In today's cross-platform C++ (or C) world we have:

Data model  | short |   int |   long | long long | pointers/size_t  | Sample operating systems
LLP64/IL32P64   16      32      32     64           64                Microsoft Windows (x86-64 and IA-64)
LP64/I32LP64    16      32      64     64           64                Most Unix and Unix-like systems, e.g. Solaris, Linux, BSD, and OS X; z/OS

What this means today, is that for any "common" (signed) integer, int will suffice and can possibly still be used as the default integer type when writing C++ application code. It will also - for current practical purposes - have a consistent size across platforms.

Iff a use case requires at least 64 bits, we can today use long long, though possibly using one of the bitness-specifying types or the __int64type might make more sense.

This leaves longin the middle, and we're considering outright banning the use of long from our application code.

Would this make sense, or is there a case for using long in modern C++ (or C) code that has to run cross platform? (platform being desktop, mobile devices, but not things like microcontrollers, DSPs etc.)

Possibly interesting background links:

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    How will you deal with calls to libraries that use long? – Ángel May 5 '16 at 22:15
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    long is the only way to guarantee 32 bits. int can be 16 bits so for some applications it's not enough. Yes, int is sometimes 16 bits on modern compilers. Yes, people do write software on microcontrollers. I'd argue more people write software that has more users on microcontrollers than on PC with the rise of iPhone and Android devices not to mention the rise of Arduinos etc. – slebetman May 6 '16 at 3:00
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    Why not ban char, short, int, long, and long long, and use the [u]intXX_t types? – immibis May 6 '16 at 4:16
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    @slebetman I dug a bit deeper, it appears the requirement is still in place, although hidden in § where the C++ standard states: "The signed and unsigned integer types shall satisfy the constraints given in the C standard, section" And in the C standard § it states the minimum range, exactly as you wrote. You were absolutely right. :) Apparently owning a copy of the C++ standard, is not enough, one needs to find the copy of the C standard as well. – Tommy Andersen May 6 '16 at 8:02
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    You're missing the DOSBox/Turbo C++ world in which int is still very much 16 bits. I hate to say it, but if you're going to write about "today's cross-platform world", you can't ignore the entire Indian subcontinent. – Lightness Races in Orbit May 6 '16 at 13:16

The only reason I would use long today is when calling or implementing an external interface that uses it.

As you say in your post short and int have reasonably stable characteristics across all major desktop/server/mobile platforms today and I see no reason for that to change in the foreseeable future. So I see little reason to avoid them in general.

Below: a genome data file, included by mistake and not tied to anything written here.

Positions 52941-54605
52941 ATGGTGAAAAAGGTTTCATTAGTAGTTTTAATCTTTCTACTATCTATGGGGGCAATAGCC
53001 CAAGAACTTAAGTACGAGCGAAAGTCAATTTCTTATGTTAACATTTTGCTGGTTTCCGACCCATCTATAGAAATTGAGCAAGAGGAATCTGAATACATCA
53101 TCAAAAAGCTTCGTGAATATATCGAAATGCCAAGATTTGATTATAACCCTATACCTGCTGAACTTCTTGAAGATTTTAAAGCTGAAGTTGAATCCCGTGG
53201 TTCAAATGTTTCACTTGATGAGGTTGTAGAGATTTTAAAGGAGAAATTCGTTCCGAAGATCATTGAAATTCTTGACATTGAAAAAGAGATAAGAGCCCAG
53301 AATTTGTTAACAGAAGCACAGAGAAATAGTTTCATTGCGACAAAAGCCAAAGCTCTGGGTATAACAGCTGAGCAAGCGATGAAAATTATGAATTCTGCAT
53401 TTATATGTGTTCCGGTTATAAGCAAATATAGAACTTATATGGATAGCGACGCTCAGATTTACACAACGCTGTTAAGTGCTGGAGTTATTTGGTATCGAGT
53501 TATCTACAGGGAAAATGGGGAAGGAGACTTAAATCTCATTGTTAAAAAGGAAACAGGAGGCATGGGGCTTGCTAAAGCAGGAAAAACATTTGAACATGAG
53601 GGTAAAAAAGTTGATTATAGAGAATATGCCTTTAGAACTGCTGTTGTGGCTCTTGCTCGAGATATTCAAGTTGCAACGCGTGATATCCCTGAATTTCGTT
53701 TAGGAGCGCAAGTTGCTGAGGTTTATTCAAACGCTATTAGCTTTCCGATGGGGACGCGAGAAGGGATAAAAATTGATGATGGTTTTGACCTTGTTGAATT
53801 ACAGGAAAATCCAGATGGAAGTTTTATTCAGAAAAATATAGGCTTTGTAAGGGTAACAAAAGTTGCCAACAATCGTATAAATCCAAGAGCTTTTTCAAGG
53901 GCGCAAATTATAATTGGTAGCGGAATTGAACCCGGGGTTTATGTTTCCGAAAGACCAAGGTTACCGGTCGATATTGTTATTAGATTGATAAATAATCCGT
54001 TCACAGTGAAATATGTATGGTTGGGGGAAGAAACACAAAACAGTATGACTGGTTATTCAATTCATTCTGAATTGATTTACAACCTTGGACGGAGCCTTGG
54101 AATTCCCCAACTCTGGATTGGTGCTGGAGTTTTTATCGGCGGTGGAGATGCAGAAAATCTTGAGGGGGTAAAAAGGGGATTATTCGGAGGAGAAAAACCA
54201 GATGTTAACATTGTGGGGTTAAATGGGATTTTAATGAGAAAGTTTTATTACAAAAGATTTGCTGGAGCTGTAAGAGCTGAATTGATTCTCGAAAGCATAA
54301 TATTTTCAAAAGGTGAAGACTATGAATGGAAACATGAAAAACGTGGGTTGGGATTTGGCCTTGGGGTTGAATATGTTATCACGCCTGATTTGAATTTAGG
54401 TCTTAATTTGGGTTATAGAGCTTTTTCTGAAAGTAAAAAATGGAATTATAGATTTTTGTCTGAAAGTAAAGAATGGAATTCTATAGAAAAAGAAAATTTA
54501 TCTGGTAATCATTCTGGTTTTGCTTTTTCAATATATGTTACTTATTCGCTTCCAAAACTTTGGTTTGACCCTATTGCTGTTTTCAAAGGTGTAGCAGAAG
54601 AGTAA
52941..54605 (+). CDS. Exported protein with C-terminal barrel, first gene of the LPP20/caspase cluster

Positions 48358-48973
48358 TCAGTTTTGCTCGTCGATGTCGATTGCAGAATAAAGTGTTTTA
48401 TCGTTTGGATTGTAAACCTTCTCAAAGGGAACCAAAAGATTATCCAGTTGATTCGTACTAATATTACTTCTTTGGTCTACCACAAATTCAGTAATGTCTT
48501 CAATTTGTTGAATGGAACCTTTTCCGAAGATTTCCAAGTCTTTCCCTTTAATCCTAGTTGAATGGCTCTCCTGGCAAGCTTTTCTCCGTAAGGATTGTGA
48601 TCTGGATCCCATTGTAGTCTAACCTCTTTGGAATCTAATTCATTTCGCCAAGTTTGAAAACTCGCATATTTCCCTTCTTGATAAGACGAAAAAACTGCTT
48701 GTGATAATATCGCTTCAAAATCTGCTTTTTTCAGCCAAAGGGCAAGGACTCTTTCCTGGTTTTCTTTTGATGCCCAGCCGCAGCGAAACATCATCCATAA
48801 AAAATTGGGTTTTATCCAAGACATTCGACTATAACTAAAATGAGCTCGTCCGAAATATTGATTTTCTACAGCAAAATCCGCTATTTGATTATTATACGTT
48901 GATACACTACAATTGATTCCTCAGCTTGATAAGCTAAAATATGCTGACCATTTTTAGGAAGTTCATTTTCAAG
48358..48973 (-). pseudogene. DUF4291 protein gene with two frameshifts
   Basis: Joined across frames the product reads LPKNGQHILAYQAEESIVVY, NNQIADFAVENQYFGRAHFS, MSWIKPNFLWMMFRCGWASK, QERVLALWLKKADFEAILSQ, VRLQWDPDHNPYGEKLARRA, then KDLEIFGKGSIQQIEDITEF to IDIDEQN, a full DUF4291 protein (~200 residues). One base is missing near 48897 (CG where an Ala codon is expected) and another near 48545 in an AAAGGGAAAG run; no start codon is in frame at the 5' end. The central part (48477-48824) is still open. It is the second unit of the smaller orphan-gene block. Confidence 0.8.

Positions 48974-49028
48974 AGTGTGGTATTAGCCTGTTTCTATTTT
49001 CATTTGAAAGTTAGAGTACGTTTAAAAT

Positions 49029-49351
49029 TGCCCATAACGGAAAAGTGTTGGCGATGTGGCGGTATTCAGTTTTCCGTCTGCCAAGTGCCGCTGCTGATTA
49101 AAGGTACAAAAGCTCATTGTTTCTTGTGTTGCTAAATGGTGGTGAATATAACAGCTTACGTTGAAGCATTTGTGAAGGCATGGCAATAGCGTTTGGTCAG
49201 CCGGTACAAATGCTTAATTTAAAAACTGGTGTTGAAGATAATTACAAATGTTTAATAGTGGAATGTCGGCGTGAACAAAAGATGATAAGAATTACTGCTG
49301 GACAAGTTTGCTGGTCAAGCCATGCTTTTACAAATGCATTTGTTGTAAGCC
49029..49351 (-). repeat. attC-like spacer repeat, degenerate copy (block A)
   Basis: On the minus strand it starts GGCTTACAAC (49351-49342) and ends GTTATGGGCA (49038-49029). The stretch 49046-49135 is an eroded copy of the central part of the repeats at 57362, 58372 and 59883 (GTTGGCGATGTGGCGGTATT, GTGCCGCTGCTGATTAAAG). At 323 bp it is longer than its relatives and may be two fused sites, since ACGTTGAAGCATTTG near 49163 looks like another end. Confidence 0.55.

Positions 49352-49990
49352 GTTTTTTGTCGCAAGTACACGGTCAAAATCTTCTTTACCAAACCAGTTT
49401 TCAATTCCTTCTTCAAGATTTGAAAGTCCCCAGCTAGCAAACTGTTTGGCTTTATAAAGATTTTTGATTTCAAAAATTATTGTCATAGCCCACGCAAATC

long on the other hand is a mess. On all 32-bit systems I'm aware of it had the following characteristics.

  1. It was exactly 32-bits in size.
  2. It was the same size as a memory address.
  3. It was the same size as the largest unit of data that could be held in a normal register and work on with a single instruction.

Large amounts of code was written based on one or more of these characteristics. However with the move to 64-bit it was not possible to preserve all of them. Unix-like platforms went for LP64 which preserved characteristics 2 and 3 at the cost of characteristic 1. Win64 went for LLP64 which preserved characteristic 1 at the cost of characteristics 2 and 3. The result is you can no longer rely on any of those characteristics and that IMO leaves little reason to use long.

If you want a type that is exactly 32-bits in size you should use int32_t.

If you want a type that is the same size as a pointer you should use intptr_t (or better uintptr_t).

If you want a type that is the largest item that can be worked on in a single register/instruction then unfortunately I don't think the standard provides one. size_t should be right on most common platforms but it wouldn't be on x32.


I wouldn't bother with the "fast" or "least" types. The "least" types only matter if you care about portablility to really obscure architectures where CHAR_BIT != 8. The size of the "fast" types in practice seems to be pretty arbitary. Linux seems to make them at least the same size as pointer, which is silly on 64-bit platforms with fast 32-bit support like x86-64 and arm64. IIRC iOS makes them as small as possible. I'm not sure what other systems do.


One reason to use unsigned long (but not plain long) is because it is gauranteed to have modulo behaviour. Unfortunately due to C's screwed up promotion rules unsigned types smaller than int do not have modulo behaviour.

On all major platforms today uint32_t is the same size or larger than int and hence has modulo behaviour. However there have been historically and there could theoretically be in the future platforms where int is 64-bit and hence uint32_t does not have modulo behaviour.

Personally I would say it's better to get in the habbit of forcing modulo behaviour by using "1u *" or "0u +" at the start of your equations as this will work for any size of unsigned type.

  • 1
    All of the "specified-size" types would be much more useful if they could specify semantics which differed from the built-in types. For example, it would be useful to have a type which would use mod-65536 arithmetic regardless of the size of "int", along with a type that would be capable of holding numbers 0 to 65535 but could arbitrarily and not necessarily consistently be capable of holding numbers larger than that. What size type is fastest will on most machines depend on context, so being able to let the compiler pick arbitrarily would be optimal for speed. – supercat May 6 '16 at 12:56